hydrogen peroxide (a method used to control sea lice) which was four times more than in 201329. The reason for the increased use is that sea lice are becoming less sensitive to the drugs. Preventive actions are therefore increasingly important in combating sea lice.
26 Torrisen et al., 2013, p. 171
27 Norwegian Environment Agency, 2015
28 Norwegian Environment Agency, 2015
29 Ekern, 2015
20 2.5.2 Escape
The escape of farmed salmon and trout is one of the major threats to the genetics of wild fish and one of the largest problems in the industry to date. The cause of escapes is mostly due to technical and operational failure on the production facilities. Extreme weather also influences escapes through damage on the cages. Short-term problems associated with escapes include the spread of diseases and parasites30. Long-term problems arise when the escaped salmon find their way into rivers and spawn with the wild salmon31. This changes the genetic make- up of the wild salmon and generally leads to lower production in the rivers. Farmed salmon are bred on characteristics like fast growth, resistance to diseases, meat color and fat content, and stems from a limited number of wild salmon populations32. This gives little genetic variation among farmed salmon which is negative for wild salmon as variation is important to increase the adaptability of the wild populations.
2.6 Different ways to produce
2.6.1 Traditional open sea based farming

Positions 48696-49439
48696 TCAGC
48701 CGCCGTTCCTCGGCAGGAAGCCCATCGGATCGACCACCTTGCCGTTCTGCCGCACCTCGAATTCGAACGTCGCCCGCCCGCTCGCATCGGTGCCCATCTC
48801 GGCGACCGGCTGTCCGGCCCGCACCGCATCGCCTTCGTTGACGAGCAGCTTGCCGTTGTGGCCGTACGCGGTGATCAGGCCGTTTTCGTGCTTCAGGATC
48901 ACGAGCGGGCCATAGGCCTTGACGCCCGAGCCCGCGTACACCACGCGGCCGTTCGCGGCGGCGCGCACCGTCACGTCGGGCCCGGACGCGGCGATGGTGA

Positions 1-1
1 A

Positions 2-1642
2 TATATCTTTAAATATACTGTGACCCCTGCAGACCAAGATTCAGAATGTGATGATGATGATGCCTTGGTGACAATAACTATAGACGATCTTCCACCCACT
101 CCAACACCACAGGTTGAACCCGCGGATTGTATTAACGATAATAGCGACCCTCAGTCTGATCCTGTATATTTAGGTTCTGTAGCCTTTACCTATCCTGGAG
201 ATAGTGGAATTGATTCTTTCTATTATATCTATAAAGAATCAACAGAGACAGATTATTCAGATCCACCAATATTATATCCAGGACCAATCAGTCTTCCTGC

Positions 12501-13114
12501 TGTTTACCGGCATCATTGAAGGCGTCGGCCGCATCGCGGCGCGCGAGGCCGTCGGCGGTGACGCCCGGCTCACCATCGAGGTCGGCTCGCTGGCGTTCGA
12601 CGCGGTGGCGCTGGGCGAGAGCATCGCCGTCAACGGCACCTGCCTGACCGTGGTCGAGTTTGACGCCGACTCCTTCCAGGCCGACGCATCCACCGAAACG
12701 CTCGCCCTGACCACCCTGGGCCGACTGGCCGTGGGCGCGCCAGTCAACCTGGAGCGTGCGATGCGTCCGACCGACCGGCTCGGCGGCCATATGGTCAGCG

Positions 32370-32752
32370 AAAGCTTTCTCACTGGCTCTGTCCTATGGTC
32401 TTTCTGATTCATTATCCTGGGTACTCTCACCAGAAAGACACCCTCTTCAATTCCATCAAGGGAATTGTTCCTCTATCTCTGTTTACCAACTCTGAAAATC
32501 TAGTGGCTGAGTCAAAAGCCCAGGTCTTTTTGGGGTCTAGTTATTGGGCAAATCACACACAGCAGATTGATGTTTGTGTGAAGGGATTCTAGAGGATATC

The traditional way of conducting salmon and trout farming is to use an open cage system which has been an important determinant of the success for Norwegian salmon aquaculture.
The technology is quite cheap and exploits what the industry refers to as the natural advantage in Norway; namely the access to fresh and clean sea water. This technology ensures that the sea water in the cages is continuously replaced due to the open solution, and it is quite easy to move the cage to another location.
2.6.2 Offshore farming
Offshore farming is a quite new concept that is based on fish farming in offshore areas that are unsuitable for farming with the traditional open sea based farming solution. The different solutions range from building a gigantic sea farm ship to building a large salmon cage. Most of the solutions are designed to produce approximately 10.000 tons per year, which roughly corresponds to the production volume from 8.5 licenses33. The advantage with these solutions
30 Asche & Bjørndal, 2011, p. 40
31 Asche & Bjørndal, 2011, p.40
32 Norwegian Environment Agency, 2012
33 Thonhaugen, 2016
21 is that they vastly increase the space available for aquaculture production and the emissions from the production are spread to a larger area.
2.6.3 Closed sea based farming
Closed sea based farming is defined as a facility for production of fish that has a closed physical barrier that separates the environment where the fish is from the surrounding
environment34. There is quite high interest for these types of cages as they allow for increased control over the factors affecting production, such as temperature, escape, risk of algae, sea lice and jellyfish. In addition, closed cages in the sea have lower energy costs of moving water compared to land based solutions.
2.6.4 On-land farming
Through the 70s, 80s and 90s several experiments were introduced with the aim of farming fish on-land, both internationally and in Norway. The development did however encounter several problems, most of which centered on costs related to pumping water, crisis
preparedness and winter damage on the fish35. The development of land-based farming has only increased since the 90s, and most of the research and development is focused on Recirculating Aquaculture Systems (RAS), which focuses on reusing most of the water already in the facility.